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Displaying: 1-10 of 10 documents

philosophical reflections
1. Symposion: Volume > 2 > Issue: 2
Ward Blondé An Evolutionary Argument for a Self-Explanatory, Benevolent Metaphysics
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In this paper, a metaphysics is proposed that includes everything that can be represented by a well-founded multiset. It is shown that this metaphysics, apart from being self-explanatory, is also benevolent. Paradoxically, it turns out that the probability that we were born in another life than our own is zero. More insights are gained by inducing properties from a metaphysics that is not self-explanatory. In particular, digital metaphysics is analyzed, which claims that only computable things exist. First of all, it is shown that digital metaphysics contradicts itself by leading to the conclusion that the shortest computer program that computes the world is infinitely long. This means that the Church-Turing conjecture must be false. Secondly, the applicability of Occam’s razor is explained by evolution: in an evolving physics it can appear at each moment as if the world is caused by only finitely many things. Thirdly and most importantly, this metaphysics is benevolent in the sense that it organizes itself to fulfill the deepest wishes of its observers. Fourthly, universal computers with an infinite memory capacity cannot be builtin the world. And finally, all the properties of the world, both good and bad, can be explained by evolutionary conservation.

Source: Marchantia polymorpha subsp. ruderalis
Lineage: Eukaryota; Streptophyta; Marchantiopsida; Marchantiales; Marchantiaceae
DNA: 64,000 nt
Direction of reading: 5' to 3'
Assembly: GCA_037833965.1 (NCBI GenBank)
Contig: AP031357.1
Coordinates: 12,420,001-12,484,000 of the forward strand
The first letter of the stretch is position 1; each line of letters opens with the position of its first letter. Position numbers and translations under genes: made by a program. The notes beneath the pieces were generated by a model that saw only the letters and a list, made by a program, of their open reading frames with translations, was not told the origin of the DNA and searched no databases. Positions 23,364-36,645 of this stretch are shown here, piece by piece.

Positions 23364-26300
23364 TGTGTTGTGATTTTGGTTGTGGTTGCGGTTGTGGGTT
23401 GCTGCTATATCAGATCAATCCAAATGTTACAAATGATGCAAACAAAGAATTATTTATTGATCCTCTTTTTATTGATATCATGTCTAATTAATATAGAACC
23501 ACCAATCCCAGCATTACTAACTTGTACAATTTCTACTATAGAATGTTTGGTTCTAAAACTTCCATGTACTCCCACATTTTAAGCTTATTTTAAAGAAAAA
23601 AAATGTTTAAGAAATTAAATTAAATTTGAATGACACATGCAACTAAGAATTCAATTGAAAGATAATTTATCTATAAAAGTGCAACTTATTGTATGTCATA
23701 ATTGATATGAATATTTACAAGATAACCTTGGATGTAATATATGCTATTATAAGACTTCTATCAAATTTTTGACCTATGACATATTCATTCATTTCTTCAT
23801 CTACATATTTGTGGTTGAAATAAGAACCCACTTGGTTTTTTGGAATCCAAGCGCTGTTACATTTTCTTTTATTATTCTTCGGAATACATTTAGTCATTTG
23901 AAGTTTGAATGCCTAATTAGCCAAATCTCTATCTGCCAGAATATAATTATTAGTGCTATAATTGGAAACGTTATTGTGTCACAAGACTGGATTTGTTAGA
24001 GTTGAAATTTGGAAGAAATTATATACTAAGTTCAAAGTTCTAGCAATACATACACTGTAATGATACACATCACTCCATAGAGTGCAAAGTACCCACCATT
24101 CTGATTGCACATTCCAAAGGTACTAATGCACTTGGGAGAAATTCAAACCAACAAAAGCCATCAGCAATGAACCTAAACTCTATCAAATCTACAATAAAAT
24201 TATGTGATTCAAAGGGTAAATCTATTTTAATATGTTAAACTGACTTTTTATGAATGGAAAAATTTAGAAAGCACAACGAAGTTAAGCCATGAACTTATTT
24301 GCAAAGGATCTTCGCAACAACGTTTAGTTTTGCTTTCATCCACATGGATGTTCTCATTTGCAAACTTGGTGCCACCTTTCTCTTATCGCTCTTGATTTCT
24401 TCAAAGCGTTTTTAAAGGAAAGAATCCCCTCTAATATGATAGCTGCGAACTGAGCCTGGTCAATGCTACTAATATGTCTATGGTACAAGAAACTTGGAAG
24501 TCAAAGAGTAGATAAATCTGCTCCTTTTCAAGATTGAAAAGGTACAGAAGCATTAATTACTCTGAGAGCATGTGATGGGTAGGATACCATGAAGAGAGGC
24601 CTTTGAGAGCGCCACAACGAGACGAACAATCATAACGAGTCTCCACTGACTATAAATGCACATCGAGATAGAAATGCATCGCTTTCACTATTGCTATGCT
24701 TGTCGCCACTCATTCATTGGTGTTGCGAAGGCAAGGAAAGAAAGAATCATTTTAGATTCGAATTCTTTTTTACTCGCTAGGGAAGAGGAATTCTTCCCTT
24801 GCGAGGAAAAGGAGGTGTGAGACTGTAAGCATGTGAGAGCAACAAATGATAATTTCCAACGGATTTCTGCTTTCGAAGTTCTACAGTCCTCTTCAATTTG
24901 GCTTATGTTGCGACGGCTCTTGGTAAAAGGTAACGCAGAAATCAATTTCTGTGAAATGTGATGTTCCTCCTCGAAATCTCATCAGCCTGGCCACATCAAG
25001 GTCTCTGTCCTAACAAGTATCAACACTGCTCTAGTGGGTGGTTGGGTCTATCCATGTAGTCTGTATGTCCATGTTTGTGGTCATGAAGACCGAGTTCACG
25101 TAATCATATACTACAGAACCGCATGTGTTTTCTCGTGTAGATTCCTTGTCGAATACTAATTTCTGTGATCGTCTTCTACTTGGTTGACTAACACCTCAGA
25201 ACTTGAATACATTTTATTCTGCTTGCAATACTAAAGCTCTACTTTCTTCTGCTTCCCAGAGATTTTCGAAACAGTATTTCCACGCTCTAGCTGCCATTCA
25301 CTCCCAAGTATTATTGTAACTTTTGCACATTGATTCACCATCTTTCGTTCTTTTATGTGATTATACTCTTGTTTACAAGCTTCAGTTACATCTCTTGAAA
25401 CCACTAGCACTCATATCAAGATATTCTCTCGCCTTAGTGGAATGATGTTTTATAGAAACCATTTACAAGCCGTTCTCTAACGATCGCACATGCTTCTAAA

2. Symposion: Volume > 2 > Issue: 2
Ioana Grancea Visual Arguments and Moral Causes in Charity Advertising: Ethical Considerations